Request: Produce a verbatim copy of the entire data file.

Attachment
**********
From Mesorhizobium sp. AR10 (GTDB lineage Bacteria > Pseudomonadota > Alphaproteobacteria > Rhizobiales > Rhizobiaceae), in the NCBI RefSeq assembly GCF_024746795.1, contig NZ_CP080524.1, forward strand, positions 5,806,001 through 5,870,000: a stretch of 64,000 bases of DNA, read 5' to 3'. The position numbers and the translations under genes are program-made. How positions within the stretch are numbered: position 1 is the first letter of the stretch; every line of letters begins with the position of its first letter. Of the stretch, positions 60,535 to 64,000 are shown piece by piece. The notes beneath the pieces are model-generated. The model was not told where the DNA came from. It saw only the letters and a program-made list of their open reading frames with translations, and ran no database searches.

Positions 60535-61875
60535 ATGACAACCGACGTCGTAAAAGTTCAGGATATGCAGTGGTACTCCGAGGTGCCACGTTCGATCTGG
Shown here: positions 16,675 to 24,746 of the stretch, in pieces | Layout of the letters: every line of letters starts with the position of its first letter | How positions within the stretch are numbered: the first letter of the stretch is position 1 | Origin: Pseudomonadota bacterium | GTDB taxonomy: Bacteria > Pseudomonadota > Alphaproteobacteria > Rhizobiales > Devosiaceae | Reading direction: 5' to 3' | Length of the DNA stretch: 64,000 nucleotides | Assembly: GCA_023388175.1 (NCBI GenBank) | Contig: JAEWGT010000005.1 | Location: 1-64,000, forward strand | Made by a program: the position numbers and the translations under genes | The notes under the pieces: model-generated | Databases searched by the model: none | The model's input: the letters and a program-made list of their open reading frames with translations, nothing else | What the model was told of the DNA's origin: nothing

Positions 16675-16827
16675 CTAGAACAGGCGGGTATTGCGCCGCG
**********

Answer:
From Mesorhizobium sp. AR10 (GTDB lineage Bacteria > Pseudomonadota > Alphaproteobacteria > Rhizobiales > Rhizobiaceae), in the NCBI RefSeq assembly GCF_024746795.1, contig NZ_CP080524.1, forward strand, positions 5,806,001 through 5,870,000: a stretch of 64,000 bases of DNA, read 5' to 3'. The position numbers and the translations under genes are program-made. How positions within the stretch are numbered: position 1 is the first letter of the stretch; every line of letters begins with the position of its first letter. Of the stretch, positions 60,535 to 64,000 are shown piece by piece. The notes beneath the pieces are model-generated. The model was not told where the DNA came from. It saw only the letters and a program-made list of their open reading frames with translations, and ran no database searches.

Positions 60535-61875
60535 ATGACAACCGACGTCGTAAAAGTTCAGGATATGCAGTGGTACTCCGAGGTGCCACGTTCGATCTGG
Shown here: positions 16,675 to 24,746 of the stretch, in pieces | Layout of the letters: every line of letters starts with the position of its first letter | How positions within the stretch are numbered: the first letter of the stretch is position 1 | Origin: Pseudomonadota bacterium | GTDB taxonomy: Bacteria > Pseudomonadota > Alphaproteobacteria > Rhizobiales > Devosiaceae | Reading direction: 5' to 3' | Length of the DNA stretch: 64,000 nucleotides | Assembly: GCA_023388175.1 (NCBI GenBank) | Contig: JAEWGT010000005.1 | Location: 1-64,000, forward strand | Made by a program: the position numbers and the translations under genes | The notes under the pieces: model-generated | Databases searched by the model: none | The model's input: the letters and a program-made list of their open reading frames with translations, nothing else | What the model was told of the DNA's origin: nothing

Positions 16675-16827
16675 CTAGAACAGGCGGGTATTGCGCCGCG